Work Ethic

The family behind J.J. Kennedy Inc. knows that success in their concrete business hinges on adopting traits of a big operator, like central dispatch and

Don Marsh

The family behind J.J. Kennedy Inc. knows that success in their concrete business hinges on adopting traits of a big operator, like central dispatch and GPS-enabled truck tracking, without abandoning a mom-and-pop culture, where the same set of hands can change the toner cartridge in the office printer or oil filter on a mixer.

Based in Fombell, Pa., about 30 miles north of Pittsburgh, J.J. Kennedy has nearly doubled in size during the past five years, growing to five plants and a 42-mixer fleet. Plant siting enables it to tackle the occasional 1,000-yd.-or-greater Pennsylvania DOT pour in one day and still cover smaller jobs. The company has gained that critical mass under Paul Rader, a 40-year veteran of concrete who has seen the passage of horizontal mixer and chain plant equipment, male-only driver pools, and a rough-and-tumble office, knowing when to leave certain traditions behind. My goal is to have a clean business, he says. In the past, my wife would never come to the plant. It was a man’s world. Today, we’re trying to elevate ready mix in our market and make the business better recognized.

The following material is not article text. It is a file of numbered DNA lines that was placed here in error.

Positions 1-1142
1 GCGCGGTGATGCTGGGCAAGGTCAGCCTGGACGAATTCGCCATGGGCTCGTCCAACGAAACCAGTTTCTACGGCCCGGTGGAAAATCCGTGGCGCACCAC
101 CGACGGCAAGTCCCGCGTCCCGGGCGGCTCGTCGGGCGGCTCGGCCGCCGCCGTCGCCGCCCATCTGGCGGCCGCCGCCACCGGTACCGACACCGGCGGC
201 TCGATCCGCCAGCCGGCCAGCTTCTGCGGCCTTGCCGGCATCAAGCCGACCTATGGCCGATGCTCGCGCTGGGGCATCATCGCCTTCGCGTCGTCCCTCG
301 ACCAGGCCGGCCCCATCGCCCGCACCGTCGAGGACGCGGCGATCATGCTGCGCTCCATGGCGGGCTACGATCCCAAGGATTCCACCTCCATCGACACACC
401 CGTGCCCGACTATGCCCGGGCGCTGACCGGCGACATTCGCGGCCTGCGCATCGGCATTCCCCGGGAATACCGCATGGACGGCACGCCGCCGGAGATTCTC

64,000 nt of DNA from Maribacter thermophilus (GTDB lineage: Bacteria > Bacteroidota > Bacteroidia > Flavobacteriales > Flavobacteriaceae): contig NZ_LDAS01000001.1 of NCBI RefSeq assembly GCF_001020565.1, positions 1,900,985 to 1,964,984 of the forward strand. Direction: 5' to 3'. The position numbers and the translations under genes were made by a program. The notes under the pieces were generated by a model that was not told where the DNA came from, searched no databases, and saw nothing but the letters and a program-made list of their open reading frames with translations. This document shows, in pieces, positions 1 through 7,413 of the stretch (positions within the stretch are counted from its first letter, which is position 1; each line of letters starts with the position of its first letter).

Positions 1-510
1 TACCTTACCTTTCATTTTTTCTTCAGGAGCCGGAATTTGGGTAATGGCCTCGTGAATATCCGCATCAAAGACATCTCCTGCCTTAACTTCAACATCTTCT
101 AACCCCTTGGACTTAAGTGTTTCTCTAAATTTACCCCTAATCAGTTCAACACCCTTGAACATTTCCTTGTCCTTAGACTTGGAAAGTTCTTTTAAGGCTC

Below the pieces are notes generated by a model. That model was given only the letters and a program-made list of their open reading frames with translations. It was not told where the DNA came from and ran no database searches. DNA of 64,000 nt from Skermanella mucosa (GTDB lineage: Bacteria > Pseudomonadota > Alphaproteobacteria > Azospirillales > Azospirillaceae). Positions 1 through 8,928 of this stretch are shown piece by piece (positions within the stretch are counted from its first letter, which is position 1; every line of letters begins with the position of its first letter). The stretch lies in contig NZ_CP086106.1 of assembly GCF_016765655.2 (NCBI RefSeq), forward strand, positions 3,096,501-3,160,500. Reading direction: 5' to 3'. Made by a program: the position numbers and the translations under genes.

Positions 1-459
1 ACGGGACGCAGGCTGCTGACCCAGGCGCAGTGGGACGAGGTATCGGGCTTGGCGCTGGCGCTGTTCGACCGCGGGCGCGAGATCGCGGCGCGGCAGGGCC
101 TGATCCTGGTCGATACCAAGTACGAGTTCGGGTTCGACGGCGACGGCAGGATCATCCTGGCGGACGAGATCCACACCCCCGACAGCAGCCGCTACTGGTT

The Pittsburgh-area recovery from the sharp steel-industry declines of the 1970s and Î80s enabled J.J. Kennedy to improve its plant and fleet equipment, but better iron is only part of what has brought the company beyond a mom-and-pop. By the 1990s, we saw little promotion of quality control in non-spec work. Finishers might have been doing something a certain way for 25 years, and up to about 10 years ago it was tough to get them to show up for a training course. Now, the ACI Flatwork Finishers program is widely recognized in the market, says John Rader, Paul’s middle son and the first of three to join him in the business.